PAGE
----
One of my clients – let’s call her Katie – recently summed it up beautifully:
“Do you know those sliding tile puzzles? The ones where you’ve just got one space and you have to move tiles around to get them in the right order? Well, the trouble is I haven’t even got the one space!“
Katie was on my ten-week de-cluttering programme and struggling to even find a space in which to de-clutter.
I train people in a simple de-cluttering process which starts with you choosing a manageable area to de-clutter in a session – a drawer for example. You take everything out of this drawer and put it all somewhere you can comfortably sort through it. I call this place your ‘de-cluttering station’.
Well Katie didn’t have anywhere she could use as a de-cluttering station and she was feeling frustrated and overwhelmed.
What she needed was a space where she could temporarily store some of her stuff.
Storage isn’t a long-term solution to clutter. It’s easy to think “If I just had some more space, I wouldn’t be cluttered” but my experience is that, unless you change your habits and attitudes around acquiring and keeping stuff, more space will only solve the problem in the short-term. Before you know it, you’ll acquire more stuff to clutter up the space you created.
But it can help in the short to medium term. If you’ve got so much stuff that you haven’t got room to de-clutter, boxing some of it up and storing it out of your home can create the space you need to sort through the rest. Then, when you’ve got rid of some of it, you can get your things back out of storage and sort through them too.
If you’re considering putting stuff into temporary storage, use these five tips to ensure you make the most of it.
1. Watch your weight
Pack heavy items, like books, into smaller boxes, and lighter items, like soft toys, into larger ones. It’s sooo annoying to finish packing a box only to find you can’t lift it! And remember you may need to get your boxes up a ladder and into someone’s loft.
2. Some labels are more helpful than others
I coach my clients to give up labelling themselves. If you struggle with clutter, you may have come to think of yourself as, for example, ‘disorganised’, ‘cluttered’ or ‘a clutterholic’. Thinking of yourself this way puts you in a box! If you a clutterholic, what chance have you got of successfully de-cluttering?
Instead, try dealing only with what’s incontrovertibly true: you’ve got a certain amount of stuff, arranged in a certain way…and you can change that if you want.
On the other hand, labels on real (rather than metaphorical) boxes are very useful indeed! Label the outside of each of the boxes you’re putting into storage so you won’t forget what’s in them.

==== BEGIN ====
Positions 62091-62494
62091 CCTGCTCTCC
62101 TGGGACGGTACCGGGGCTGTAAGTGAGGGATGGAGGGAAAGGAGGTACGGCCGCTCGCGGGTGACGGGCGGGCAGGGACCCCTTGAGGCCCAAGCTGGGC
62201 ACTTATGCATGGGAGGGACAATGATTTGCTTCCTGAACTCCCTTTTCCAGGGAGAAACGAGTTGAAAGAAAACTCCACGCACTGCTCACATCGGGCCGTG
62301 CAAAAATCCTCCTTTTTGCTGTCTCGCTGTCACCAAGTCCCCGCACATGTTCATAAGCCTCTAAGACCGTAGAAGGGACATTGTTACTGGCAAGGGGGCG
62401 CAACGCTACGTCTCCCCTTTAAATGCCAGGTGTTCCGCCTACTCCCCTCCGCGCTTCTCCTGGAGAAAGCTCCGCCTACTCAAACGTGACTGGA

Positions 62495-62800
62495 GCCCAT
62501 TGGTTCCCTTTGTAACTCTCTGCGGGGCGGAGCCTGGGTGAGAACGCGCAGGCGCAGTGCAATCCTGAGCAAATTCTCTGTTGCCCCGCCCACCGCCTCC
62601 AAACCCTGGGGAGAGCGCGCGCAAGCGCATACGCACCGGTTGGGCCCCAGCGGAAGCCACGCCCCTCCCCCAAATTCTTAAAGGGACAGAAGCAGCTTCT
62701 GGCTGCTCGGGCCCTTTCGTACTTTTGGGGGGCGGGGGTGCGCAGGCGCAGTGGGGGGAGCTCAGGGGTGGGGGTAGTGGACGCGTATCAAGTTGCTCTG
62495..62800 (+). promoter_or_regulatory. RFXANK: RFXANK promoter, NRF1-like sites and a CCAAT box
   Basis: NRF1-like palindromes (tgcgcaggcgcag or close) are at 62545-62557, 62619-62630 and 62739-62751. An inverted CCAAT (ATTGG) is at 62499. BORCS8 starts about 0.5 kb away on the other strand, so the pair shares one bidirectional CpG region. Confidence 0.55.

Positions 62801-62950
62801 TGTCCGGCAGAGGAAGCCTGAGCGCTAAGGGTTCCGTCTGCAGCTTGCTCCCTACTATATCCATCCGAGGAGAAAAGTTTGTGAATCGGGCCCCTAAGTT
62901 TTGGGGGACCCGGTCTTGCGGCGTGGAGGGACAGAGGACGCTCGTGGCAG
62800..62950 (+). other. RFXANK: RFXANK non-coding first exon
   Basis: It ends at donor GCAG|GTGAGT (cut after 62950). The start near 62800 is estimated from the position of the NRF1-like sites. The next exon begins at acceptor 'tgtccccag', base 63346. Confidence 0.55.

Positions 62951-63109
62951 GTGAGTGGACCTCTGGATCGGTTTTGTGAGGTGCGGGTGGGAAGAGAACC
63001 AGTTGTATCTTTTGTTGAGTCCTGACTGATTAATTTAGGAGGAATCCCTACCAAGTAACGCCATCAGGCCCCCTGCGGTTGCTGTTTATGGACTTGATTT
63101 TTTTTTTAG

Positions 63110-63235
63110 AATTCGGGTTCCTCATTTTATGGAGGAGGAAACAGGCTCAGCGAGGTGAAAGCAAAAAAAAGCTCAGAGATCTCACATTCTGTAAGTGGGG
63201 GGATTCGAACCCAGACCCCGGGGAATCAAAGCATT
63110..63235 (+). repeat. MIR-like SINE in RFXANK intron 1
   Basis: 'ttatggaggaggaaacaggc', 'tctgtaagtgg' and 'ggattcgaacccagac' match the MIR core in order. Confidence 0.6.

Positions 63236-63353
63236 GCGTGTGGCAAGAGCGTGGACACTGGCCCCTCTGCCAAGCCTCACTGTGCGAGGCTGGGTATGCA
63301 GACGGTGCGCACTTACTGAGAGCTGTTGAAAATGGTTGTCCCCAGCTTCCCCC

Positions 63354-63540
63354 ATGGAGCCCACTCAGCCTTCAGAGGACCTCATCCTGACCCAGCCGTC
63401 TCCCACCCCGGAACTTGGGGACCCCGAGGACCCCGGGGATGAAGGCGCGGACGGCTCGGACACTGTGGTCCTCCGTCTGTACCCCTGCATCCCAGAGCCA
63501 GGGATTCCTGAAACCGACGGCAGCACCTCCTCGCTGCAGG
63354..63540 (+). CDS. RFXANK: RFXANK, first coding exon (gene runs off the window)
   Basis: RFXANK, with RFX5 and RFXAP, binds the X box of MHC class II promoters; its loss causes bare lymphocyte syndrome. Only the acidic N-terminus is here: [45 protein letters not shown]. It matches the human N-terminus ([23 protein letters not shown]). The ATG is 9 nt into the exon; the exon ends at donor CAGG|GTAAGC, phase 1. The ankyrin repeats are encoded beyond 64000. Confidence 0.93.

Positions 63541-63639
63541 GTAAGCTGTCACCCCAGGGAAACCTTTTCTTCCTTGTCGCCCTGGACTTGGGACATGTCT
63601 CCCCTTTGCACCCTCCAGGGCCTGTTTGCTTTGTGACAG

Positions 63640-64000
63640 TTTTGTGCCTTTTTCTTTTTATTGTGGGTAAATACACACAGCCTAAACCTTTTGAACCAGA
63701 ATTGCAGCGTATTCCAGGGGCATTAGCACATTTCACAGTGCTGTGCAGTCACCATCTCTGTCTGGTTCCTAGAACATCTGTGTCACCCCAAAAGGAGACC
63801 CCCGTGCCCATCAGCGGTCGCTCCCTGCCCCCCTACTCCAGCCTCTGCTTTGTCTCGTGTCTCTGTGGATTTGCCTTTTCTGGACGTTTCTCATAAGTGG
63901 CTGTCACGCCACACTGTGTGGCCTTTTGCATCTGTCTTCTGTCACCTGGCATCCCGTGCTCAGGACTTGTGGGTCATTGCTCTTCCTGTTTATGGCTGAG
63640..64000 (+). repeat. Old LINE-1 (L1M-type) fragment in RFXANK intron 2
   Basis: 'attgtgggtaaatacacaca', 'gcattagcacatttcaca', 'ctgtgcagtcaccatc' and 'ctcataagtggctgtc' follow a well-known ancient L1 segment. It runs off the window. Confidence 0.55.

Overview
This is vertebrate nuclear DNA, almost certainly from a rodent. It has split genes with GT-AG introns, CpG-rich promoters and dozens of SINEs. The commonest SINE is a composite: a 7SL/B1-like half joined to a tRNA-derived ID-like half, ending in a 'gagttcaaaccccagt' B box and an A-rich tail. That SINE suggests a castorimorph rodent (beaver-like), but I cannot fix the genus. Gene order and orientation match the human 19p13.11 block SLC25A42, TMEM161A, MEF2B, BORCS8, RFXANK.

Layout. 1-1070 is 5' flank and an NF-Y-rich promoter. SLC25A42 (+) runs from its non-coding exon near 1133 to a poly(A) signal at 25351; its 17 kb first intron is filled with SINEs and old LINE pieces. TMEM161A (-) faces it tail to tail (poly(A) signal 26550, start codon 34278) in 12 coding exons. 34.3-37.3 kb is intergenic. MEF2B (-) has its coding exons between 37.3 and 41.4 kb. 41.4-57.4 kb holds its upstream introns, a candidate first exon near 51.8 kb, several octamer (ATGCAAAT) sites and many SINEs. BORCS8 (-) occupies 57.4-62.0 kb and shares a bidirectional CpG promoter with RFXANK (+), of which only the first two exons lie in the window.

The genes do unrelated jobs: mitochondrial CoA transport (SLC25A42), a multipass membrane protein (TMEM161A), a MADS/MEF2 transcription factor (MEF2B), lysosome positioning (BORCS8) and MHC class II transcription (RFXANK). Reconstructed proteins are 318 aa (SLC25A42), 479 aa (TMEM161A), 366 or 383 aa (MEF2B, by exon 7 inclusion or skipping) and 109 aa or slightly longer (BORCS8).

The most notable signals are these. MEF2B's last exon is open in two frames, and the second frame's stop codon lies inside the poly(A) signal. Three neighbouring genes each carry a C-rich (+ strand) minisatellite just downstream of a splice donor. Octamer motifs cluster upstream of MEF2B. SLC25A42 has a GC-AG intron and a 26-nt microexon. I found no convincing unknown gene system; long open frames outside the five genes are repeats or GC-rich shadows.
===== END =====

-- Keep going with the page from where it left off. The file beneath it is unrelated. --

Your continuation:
3. Create a ‘not sure’ box
As you’re packing, you might come across stuff that you’re happy to let go. Fantastic. Go for it!
You’ll probably also come across stuff you’re sure you want to keep. Which is great too.
And you’ll almost certainly come across stuff you’re not sure about. No problem. Don’t try to decide now. Just pack all that stuff into the same box and write the date and ‘not sure’ on the front.
When you get it back out of storage, notice how long you’ve been without that stuff. Have you missed it? If not, do you now feel ready to let it go? (By the way, it’s OK if you don’t!)
4. Look after your stuff
Wrap fragile things carefully. You could use bubble wrap, which is readily available to buy or can often be sourced through local Freegle groups. Or, to maximise the stuff you get in the storage space you’re renting, use fabrics like clothes and linen to protect breakables.
5. Keep creating space
Once you’ve created space to de-clutter, keep up the good work. Get yourself into a habit of regular de-cluttering so that you stay in control of your stuff. You never know, you might end up with so much space that you become a Storemates storage provider yourself!
Rachel Papworth runs Green and Tidy. She helps people all over the world de-clutter and create homes they love – homes that support them to live the lives of their dreams. A trained coach with a Psychology degree, and a self-confessed de-cluttering and organising geek, Rachel loves the way de-cluttering your stuff de-clutters your mind, and the contribution de-cluttering and organising makes to living a low impact life. For a free masterclass ‘How to de-clutter and stay de-cluttered FOREVER’, join the Green and Tidy community at :
http://www.mygreenandtidylife.co.uk. You can also follow her on Twitter@greenandtidy, Like http://www.facebook.com/GreenAndTidy and see the Pinterest boards she’s creating at http://pinterest.com/greenandtidy.